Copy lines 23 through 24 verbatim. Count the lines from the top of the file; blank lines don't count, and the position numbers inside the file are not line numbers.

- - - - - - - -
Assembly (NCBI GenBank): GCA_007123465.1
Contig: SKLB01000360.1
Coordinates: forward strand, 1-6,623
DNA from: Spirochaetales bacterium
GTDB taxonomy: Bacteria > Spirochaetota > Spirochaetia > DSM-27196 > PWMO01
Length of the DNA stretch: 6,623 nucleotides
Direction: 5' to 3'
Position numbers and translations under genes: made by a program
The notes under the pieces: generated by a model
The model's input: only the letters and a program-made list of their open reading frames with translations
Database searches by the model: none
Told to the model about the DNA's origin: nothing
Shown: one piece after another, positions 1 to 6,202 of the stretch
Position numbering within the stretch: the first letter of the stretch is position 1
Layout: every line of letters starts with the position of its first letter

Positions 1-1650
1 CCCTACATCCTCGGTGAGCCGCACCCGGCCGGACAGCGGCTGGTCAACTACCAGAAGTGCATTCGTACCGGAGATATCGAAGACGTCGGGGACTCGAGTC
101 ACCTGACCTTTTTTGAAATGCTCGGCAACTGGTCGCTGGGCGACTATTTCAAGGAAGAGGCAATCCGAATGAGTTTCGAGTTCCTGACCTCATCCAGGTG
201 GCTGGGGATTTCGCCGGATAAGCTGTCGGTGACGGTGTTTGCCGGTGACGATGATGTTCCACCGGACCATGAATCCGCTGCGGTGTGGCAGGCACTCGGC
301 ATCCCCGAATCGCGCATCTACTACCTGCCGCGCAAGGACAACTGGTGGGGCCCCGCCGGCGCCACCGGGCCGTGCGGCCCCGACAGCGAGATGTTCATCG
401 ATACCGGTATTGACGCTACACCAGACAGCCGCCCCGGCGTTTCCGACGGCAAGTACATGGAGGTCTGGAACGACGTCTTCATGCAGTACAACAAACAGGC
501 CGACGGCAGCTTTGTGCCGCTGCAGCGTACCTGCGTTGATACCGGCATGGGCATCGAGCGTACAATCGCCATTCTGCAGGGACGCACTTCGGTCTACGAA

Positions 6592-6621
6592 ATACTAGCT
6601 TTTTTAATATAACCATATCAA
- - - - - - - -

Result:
Positions 6592-6621
6592 ATACTAGCT